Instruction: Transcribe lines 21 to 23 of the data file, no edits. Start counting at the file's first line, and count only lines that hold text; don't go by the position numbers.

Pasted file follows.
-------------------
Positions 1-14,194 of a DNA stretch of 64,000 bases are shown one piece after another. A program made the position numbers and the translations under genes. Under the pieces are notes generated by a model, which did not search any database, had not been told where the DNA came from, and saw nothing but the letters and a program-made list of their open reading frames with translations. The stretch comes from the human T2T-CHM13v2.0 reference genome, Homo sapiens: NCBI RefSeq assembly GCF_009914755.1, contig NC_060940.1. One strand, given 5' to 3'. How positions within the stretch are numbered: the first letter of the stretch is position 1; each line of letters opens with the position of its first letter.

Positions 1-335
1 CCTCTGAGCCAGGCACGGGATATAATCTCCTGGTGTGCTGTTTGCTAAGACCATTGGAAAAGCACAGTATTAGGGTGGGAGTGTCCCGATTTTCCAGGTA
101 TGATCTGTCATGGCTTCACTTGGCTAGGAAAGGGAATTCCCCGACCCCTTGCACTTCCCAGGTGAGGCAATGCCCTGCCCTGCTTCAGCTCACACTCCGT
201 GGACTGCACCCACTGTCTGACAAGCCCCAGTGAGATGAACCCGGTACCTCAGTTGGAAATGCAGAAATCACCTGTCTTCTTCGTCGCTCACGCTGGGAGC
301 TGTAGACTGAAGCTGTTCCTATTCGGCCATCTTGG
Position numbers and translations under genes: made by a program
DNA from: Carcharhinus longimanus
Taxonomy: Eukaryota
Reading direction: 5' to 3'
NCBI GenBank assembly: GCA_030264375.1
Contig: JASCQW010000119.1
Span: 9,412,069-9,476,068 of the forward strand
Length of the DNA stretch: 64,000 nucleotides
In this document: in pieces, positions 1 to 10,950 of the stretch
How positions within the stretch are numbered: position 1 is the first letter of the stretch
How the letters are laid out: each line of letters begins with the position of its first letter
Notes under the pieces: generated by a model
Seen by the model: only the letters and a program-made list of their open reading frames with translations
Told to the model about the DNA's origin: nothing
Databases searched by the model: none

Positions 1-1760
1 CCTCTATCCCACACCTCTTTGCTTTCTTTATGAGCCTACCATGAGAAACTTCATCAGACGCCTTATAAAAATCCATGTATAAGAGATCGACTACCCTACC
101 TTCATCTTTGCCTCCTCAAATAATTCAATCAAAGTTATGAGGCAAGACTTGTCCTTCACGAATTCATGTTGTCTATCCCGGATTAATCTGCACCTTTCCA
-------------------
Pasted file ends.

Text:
Databases searched by the model: none

Positions 1-1760
1 CCTCTATCCCACACCTCTTTGCTTTCTTTATGAGCCTACCATGAGAAACTTCATCAGACGCCTTATAAAAATCCATGTATAAGAGATCGACTACCCTACC